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“It’s mind boggling to me how the Iranian regime wants to control every aspect of these kids’ lives. What harm can music do? They have no outlet and so they get depressed and turn to drugs, and no one stops them from doing drugs because it keeps them quiet. They want the kids to lay there like dead and not cause the government any problems,” she said.
“I don’t know much about politics, but I know the difference between right and wrong. That’s why we are all here, we want human rights for the people of Iran.”
At the end of 2008, Iranian satellite television based in Los Angeles gave Metal Sanaz her own show where she would play music videos and talk about heavy metal music and musicians. The television station and its producers, saw the arrests made in Iran at around the same time as too coincidental. They saw no option but to cancel Sanaz’s show for fear of further backlash.
With only a month to organize the event, Metal Sanaz teamed up together with political dissident Roozbeh Farahanipour, founder of the Marze Por Gohar, Iranians for a Secular Republic, a political party conceived in the aftermath of the Tehran University student uprising of 1999.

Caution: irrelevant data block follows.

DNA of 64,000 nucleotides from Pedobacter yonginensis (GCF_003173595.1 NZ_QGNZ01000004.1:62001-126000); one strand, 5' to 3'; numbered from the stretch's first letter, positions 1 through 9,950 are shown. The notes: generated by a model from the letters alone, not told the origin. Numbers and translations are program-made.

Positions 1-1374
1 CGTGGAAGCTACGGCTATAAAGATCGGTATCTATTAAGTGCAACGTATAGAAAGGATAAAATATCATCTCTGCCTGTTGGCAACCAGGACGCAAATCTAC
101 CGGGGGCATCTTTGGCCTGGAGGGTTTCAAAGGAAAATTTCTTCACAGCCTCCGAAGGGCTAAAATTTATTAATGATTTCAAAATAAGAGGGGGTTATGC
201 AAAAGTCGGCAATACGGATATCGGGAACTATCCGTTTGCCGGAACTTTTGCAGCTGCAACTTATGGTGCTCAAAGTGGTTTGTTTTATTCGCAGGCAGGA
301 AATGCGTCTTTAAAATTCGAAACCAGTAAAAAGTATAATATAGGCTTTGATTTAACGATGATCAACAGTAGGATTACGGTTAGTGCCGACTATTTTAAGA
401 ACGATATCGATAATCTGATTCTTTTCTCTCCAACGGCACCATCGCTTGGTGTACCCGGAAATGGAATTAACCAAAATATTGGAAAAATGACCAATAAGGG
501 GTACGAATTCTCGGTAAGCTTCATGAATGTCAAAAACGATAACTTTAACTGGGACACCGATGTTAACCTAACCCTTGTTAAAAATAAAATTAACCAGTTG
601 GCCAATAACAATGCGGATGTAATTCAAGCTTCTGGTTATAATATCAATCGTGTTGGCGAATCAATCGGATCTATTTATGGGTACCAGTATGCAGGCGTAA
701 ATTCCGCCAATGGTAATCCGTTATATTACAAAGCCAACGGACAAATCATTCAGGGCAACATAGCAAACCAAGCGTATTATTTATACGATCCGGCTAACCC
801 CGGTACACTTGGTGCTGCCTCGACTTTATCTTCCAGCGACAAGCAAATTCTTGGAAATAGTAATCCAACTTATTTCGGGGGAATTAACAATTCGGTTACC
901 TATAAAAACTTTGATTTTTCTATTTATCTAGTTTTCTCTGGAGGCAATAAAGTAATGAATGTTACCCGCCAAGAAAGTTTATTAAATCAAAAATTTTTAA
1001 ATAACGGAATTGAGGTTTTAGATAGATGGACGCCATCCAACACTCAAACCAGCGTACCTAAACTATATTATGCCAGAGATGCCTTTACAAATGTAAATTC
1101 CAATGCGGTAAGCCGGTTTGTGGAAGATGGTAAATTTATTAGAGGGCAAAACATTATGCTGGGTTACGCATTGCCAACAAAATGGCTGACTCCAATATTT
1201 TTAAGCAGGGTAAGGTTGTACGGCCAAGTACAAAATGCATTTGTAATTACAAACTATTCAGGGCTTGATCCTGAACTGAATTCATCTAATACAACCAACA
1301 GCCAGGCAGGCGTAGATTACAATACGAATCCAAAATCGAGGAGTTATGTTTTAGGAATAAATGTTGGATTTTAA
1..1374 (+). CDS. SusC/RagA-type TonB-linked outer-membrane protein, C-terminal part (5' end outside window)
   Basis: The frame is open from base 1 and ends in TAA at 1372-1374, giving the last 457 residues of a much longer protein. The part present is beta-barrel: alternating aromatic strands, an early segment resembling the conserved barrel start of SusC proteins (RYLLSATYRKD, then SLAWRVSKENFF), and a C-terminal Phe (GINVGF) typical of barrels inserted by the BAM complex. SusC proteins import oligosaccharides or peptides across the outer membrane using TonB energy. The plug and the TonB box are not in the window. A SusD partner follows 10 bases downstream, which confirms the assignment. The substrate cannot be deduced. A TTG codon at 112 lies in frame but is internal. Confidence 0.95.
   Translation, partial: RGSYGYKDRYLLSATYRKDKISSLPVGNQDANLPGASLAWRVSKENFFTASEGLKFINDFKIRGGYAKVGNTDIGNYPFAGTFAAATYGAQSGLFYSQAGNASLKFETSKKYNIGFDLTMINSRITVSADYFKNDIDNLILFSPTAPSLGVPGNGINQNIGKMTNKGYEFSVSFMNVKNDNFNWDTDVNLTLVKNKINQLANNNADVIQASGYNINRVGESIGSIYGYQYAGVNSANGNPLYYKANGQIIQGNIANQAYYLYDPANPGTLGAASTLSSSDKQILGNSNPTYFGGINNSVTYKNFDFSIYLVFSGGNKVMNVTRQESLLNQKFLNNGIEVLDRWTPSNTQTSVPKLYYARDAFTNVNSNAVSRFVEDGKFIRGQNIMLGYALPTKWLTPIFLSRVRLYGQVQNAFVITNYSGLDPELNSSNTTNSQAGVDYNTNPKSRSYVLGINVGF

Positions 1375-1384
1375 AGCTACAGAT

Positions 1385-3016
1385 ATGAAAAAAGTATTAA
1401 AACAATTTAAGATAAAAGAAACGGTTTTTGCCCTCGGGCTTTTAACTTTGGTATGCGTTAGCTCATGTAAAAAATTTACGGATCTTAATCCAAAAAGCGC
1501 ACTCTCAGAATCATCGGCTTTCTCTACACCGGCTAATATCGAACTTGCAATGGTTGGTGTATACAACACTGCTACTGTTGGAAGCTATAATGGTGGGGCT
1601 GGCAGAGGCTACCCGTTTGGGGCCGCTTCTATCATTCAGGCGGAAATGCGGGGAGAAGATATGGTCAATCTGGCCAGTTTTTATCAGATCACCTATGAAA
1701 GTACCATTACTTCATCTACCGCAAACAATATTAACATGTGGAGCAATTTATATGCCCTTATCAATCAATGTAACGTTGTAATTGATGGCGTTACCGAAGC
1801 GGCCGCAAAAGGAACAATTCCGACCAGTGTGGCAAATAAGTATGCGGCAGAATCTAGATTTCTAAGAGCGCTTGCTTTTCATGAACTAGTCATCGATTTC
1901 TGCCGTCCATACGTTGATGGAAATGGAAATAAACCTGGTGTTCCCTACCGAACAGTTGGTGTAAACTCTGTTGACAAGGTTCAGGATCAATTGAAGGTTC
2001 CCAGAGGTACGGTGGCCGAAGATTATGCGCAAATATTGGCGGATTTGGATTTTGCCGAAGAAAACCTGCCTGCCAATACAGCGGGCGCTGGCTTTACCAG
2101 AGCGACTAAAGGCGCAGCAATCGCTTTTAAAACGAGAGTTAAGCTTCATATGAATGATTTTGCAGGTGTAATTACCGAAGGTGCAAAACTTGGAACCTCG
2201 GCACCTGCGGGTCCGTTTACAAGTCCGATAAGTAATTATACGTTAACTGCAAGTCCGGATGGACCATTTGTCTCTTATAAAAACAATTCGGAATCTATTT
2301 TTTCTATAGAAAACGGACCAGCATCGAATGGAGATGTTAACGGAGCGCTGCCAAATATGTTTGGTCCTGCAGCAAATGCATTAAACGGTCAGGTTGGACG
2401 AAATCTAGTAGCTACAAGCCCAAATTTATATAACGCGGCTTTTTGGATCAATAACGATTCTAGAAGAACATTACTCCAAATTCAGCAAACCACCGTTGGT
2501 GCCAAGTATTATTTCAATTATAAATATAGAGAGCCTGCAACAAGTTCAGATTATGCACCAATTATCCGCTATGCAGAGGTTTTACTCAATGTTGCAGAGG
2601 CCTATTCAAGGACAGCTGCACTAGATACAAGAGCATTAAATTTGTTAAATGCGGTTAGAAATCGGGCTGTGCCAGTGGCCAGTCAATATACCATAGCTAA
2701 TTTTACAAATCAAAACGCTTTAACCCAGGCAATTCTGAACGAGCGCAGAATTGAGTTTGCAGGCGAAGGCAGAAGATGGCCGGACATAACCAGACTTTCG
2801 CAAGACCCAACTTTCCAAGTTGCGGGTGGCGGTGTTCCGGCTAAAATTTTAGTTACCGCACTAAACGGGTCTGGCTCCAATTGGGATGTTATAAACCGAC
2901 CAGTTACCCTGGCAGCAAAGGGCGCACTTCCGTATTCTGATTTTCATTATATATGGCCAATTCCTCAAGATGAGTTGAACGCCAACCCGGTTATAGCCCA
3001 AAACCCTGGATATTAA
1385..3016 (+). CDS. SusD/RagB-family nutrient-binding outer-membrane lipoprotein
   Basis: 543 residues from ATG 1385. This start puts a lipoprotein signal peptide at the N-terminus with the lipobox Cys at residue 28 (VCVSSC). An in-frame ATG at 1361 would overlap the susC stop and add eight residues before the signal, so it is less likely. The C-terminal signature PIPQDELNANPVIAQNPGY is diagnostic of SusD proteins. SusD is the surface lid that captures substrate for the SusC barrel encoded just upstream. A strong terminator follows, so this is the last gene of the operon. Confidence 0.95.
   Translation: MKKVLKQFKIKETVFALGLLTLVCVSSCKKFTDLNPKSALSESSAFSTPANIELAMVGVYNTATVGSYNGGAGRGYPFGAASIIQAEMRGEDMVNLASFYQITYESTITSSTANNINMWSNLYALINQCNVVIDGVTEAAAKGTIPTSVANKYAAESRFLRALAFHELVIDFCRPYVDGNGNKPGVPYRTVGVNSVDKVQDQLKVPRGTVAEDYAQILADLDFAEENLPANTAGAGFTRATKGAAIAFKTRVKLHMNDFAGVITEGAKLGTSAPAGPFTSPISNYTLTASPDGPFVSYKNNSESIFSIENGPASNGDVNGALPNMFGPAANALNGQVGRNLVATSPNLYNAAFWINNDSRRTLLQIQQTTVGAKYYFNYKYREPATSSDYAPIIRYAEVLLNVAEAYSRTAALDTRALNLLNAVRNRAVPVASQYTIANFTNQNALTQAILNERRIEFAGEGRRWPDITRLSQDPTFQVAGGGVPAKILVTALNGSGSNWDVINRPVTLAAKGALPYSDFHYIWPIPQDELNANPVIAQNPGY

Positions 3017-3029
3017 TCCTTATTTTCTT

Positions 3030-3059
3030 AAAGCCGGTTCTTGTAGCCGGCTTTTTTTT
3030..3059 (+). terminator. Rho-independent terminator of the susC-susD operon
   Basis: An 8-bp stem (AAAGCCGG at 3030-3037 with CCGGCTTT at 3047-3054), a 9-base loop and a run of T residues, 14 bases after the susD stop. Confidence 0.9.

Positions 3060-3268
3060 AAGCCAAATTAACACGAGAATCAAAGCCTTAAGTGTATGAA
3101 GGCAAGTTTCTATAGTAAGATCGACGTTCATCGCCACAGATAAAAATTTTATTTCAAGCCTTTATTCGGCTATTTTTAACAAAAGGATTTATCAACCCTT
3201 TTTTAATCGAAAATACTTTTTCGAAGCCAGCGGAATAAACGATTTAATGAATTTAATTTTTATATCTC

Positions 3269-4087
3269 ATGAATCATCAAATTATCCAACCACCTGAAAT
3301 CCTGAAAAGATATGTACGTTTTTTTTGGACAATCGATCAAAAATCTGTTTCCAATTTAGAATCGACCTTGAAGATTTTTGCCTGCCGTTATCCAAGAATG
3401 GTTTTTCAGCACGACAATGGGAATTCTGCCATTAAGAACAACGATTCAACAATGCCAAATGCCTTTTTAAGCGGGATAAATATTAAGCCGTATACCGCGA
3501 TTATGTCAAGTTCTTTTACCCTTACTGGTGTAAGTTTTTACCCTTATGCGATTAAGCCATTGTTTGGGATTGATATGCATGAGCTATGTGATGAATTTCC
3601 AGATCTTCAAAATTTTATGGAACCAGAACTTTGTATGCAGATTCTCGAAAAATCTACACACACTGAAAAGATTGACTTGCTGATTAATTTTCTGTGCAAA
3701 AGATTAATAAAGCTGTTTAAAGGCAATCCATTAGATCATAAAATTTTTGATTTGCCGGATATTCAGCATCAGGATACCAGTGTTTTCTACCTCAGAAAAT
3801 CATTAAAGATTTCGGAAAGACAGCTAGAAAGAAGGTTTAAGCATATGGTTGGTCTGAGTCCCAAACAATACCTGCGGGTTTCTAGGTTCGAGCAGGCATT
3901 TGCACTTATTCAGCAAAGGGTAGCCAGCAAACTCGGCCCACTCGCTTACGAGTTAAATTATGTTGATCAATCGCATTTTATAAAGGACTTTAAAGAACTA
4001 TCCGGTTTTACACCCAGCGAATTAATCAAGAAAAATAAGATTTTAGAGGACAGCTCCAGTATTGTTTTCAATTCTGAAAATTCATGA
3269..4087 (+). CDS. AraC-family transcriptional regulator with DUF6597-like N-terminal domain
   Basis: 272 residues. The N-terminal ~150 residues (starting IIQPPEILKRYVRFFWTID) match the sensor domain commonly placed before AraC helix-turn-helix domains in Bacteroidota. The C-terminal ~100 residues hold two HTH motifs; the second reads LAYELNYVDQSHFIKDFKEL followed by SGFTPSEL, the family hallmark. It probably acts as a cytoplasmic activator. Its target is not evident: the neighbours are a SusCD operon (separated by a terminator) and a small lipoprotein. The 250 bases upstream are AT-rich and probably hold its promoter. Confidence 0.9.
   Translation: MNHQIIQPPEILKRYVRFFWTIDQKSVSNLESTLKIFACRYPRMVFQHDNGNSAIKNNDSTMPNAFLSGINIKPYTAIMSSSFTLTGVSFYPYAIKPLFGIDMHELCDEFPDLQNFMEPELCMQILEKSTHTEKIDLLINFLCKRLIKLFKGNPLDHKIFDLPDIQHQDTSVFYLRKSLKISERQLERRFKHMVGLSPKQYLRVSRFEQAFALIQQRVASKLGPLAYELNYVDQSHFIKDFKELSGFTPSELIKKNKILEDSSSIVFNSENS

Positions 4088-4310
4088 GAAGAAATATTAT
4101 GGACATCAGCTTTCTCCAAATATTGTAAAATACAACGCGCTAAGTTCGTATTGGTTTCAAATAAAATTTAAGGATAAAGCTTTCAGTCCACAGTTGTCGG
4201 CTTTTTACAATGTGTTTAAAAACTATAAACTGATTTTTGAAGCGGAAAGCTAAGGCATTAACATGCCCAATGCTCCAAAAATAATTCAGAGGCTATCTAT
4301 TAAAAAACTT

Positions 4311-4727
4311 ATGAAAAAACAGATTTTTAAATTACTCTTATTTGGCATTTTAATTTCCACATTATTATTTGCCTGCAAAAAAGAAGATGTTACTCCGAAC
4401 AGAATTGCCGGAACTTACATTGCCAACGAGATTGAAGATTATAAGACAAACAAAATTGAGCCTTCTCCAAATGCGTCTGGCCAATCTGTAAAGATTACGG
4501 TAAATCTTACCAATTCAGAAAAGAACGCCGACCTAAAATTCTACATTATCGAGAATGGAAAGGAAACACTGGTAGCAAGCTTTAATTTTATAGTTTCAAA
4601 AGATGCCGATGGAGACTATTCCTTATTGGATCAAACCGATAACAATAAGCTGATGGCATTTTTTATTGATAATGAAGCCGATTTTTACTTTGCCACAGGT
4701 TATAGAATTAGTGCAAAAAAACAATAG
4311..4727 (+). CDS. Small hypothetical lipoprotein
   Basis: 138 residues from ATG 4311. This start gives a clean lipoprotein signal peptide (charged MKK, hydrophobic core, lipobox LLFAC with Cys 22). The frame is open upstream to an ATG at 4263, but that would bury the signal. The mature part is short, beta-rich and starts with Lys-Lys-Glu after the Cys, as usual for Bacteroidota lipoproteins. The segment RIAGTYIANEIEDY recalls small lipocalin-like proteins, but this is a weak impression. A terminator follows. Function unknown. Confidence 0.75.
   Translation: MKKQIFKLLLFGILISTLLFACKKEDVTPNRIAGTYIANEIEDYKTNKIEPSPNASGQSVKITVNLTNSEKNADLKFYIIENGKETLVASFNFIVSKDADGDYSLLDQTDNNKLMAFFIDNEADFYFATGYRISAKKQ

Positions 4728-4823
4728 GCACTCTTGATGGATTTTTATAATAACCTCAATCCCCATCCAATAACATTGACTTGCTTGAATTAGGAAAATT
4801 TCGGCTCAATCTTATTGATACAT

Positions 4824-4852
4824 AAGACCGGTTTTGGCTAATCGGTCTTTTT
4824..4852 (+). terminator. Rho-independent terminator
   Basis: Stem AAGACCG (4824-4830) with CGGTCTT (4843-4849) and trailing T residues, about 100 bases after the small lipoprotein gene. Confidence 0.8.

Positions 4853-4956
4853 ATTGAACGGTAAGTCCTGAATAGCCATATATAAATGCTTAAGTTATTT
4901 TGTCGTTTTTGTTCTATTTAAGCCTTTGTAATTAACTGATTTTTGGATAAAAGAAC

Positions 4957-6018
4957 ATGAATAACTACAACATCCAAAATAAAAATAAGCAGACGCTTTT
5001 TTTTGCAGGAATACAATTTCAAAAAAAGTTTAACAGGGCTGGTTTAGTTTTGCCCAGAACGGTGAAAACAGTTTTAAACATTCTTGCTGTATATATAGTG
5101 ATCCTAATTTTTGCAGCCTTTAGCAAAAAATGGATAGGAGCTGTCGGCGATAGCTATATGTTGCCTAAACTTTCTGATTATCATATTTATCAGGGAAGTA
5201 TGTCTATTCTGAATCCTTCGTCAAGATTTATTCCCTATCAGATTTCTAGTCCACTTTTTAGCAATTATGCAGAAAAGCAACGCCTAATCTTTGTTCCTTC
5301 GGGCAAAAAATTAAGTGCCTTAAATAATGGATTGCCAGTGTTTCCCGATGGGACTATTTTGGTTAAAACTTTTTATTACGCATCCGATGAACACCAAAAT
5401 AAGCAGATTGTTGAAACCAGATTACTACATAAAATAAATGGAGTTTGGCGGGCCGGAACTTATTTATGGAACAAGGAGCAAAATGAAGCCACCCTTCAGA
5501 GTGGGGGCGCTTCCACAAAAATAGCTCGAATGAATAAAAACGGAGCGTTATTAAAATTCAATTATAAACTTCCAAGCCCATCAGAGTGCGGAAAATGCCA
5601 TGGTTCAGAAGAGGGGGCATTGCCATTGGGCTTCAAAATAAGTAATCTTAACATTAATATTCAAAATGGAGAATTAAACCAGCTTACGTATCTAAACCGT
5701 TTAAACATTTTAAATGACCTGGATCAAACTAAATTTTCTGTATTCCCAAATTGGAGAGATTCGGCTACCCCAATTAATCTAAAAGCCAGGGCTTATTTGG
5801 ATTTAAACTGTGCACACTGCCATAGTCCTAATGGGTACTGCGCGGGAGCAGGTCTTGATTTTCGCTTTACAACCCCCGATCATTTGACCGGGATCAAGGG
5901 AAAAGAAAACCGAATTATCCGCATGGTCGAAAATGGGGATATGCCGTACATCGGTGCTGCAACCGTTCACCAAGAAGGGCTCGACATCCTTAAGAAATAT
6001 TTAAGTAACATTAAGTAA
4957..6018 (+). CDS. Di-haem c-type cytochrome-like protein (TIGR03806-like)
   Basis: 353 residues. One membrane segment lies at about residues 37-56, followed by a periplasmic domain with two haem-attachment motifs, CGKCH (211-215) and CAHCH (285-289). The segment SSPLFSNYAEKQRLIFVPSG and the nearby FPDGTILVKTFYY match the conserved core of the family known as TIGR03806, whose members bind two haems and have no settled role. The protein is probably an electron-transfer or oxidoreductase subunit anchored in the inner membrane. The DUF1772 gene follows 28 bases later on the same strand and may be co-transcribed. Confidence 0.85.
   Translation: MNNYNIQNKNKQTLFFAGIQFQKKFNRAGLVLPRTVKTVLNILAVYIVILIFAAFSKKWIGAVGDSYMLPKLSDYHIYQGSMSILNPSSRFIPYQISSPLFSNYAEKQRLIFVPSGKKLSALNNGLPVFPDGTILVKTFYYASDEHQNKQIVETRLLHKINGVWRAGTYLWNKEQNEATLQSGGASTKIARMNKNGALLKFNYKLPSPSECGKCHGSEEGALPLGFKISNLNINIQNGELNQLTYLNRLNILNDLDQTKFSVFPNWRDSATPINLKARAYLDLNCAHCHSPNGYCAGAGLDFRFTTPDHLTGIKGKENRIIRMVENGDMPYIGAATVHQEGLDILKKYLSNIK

Farahanipour, who was imprisoned for his participation in the uprising, is no stranger to the regime’s brutality. Since his release and subsequent move to Los Angeles, he and his political party Marze Por Gohar, have been working to spread awareness about the regime’s human rights and political violations.
“Iran is made up of so many diverse peoples, thoughts and opinions. That is the beauty of our country. This concert is to show that we support Western values, secular values and are against the hardline regime that has occupied our country for the last 30 years. We wanted to send our ‘Hollywood style’ message to them.”
The concert was scheduled to coincide with President Mahmoud Ahmadinejad’s trip to the United Nations; a trip that Farahanipour usually makes every year to New York to protest Ahmadinejad’s arrival.
Farahanipour and Sanaz both say they believed this event would be more effective than any futile protest along the periphery of the United Nations.
Participants would agree that the show climaxed when Sanaz ripped a photograph of the late Ayatollah Ruhollah Khomeini, the leader of the Islamic Revolution, on stage, screaming, “Ever since I was a little girl I hated him and what he did to our country!”
Following suit, heavy metal singer Skinmask ripped a picture of Ali Khamenei, Iran’s current clerical leader, after which the crowd fervently cheered and applauded.
“These are probably the darkest ages that Iran has ever had in its history,” Sanaz said. We have to do everything in our power to educate the world about our rich history and thousands of years of civilization and to empower the kids of Iran. We stand by you, and we support you.”
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